Inspired Youth and North Yorkshire county council have made a short film about changing the narrative of social work lingo! Changing The Narrative explores the power of words. A film about the use of language in social work, it is funny, powerful and provocative. Produced by inspired youth in collaboration with Scott Akox. Please watch, share and be the change!
changing the narrative
Our thanks to Inspired Youth and everyone who took part in and contributed to this film. Changing the narrative – join the movement. Be the change.
Divisive, demeaning and devoid of feeling: how social work jargon causes problems for families
In 2018, Surviving Safeguarding wrote a piece for Community Care about how social work language can create barriers between children, families and the system:
Think about the language you use while compiling reports or during meetings. Parents and children don’t have years of training and aren’t privy to your acronyms. Don’t make a difficult time even harder. We’re all human beings, treat us with dignity and respect.– Surviving Safeguarding, May 10th 2018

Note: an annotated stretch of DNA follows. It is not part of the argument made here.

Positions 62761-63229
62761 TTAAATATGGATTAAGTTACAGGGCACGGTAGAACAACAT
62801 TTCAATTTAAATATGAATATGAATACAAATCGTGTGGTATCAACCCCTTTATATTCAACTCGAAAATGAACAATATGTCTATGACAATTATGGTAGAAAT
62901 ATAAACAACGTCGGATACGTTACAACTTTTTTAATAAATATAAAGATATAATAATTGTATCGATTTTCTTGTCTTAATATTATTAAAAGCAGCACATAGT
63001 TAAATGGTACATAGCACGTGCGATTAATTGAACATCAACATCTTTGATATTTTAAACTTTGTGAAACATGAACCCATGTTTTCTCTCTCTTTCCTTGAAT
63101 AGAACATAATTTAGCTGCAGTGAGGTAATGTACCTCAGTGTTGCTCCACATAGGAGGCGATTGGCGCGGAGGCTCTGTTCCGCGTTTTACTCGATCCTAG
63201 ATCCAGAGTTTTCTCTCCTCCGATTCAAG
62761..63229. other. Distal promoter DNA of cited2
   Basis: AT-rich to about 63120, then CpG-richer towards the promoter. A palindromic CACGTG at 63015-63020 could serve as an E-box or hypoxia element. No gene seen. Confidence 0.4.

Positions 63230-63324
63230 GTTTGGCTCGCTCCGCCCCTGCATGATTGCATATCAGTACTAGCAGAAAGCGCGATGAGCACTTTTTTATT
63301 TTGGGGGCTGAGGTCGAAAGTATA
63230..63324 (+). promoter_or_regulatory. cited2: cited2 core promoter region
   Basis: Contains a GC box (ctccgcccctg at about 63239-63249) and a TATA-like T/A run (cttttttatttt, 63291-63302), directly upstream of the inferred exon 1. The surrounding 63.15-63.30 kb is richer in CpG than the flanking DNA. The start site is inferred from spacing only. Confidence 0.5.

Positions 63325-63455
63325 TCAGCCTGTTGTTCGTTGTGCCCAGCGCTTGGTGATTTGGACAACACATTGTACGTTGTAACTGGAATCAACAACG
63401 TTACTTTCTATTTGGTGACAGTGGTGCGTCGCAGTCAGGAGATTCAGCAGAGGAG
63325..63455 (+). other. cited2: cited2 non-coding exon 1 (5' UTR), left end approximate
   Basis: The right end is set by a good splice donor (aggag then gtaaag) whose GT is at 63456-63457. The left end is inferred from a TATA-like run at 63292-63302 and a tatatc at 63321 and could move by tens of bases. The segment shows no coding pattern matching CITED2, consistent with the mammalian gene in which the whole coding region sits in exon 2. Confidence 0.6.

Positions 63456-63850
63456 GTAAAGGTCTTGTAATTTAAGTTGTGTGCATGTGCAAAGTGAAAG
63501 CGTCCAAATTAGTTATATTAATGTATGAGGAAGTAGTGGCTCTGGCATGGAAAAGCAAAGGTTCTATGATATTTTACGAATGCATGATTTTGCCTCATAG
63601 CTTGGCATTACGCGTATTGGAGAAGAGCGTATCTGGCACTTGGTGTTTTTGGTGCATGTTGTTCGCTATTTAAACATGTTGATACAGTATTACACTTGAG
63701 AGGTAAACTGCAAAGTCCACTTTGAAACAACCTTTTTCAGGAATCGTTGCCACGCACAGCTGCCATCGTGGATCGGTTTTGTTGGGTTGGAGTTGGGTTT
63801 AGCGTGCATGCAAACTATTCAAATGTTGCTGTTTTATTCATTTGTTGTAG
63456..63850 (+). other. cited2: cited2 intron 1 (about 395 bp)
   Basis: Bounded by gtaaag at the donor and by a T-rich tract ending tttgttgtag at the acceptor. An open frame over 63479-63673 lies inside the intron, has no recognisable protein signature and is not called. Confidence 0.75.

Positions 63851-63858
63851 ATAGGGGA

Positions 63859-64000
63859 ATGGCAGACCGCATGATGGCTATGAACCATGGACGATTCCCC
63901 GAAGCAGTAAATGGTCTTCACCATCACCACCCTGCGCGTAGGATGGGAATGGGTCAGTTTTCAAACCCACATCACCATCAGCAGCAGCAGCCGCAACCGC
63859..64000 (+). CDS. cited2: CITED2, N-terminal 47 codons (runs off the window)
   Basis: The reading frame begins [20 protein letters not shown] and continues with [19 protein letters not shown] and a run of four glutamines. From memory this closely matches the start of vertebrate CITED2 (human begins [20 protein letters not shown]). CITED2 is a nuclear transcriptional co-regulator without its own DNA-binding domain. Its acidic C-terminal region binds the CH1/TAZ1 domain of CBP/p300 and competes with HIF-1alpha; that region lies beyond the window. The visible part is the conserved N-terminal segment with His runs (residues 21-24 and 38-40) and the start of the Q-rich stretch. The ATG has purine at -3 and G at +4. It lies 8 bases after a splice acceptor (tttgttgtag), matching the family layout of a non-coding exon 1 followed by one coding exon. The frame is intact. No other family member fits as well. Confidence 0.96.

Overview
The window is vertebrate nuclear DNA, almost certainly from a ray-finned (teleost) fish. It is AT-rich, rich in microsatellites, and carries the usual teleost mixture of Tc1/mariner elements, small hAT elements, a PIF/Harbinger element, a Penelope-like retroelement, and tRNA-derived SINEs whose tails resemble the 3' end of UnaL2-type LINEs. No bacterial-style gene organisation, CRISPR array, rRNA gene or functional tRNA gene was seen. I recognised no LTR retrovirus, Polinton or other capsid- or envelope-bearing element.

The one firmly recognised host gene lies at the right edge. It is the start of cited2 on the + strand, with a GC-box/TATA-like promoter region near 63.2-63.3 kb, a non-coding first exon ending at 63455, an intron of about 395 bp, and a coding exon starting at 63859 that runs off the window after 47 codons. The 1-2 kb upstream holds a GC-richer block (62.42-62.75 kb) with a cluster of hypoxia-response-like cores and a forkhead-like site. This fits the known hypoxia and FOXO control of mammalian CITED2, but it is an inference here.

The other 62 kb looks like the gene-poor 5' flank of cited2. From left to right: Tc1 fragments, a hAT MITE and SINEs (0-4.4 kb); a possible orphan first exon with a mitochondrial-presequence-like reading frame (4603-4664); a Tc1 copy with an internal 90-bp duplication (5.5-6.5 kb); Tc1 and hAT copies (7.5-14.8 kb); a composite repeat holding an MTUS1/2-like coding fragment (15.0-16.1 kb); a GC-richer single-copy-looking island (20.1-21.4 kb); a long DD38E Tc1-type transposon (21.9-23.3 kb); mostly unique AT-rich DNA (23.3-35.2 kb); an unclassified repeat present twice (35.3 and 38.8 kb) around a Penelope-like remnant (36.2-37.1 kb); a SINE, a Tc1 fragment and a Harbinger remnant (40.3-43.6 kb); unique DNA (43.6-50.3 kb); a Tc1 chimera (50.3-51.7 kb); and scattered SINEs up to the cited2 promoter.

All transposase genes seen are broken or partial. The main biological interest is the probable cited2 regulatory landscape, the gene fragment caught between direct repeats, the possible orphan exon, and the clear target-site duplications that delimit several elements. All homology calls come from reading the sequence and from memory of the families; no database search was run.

transparent and inclusive practice
In 2018 Ofsted inspectors criticised the impact of “complicated” and “opaque” language used in child protection conferences and plans at Birmingham Children’s Trust. Ofsted criticised them as being “difficult for some parents and older children to understand”
The comments were made in the report of monitoring inspection of children’s services in Birmingham. Inspection found that the opaque language used in plans was not helpful to families.
“This is particularly the case in relation to contingency plans, which often contain the phrase ‘the Trust will seek legal advice’, rather than spelling out how the Trust will respond to increasing risks,” the report said.
language that cares
Please encourage all professionals to share and discuss a language that cares with children and young people.
The lesson for all of us who work with children in care is that we must stop hiding behind our protective coat of jargon and talk to children and young people in language that actually describes the events in their lives and the things that they are going through.Andy Elvin, Chief executive of TACT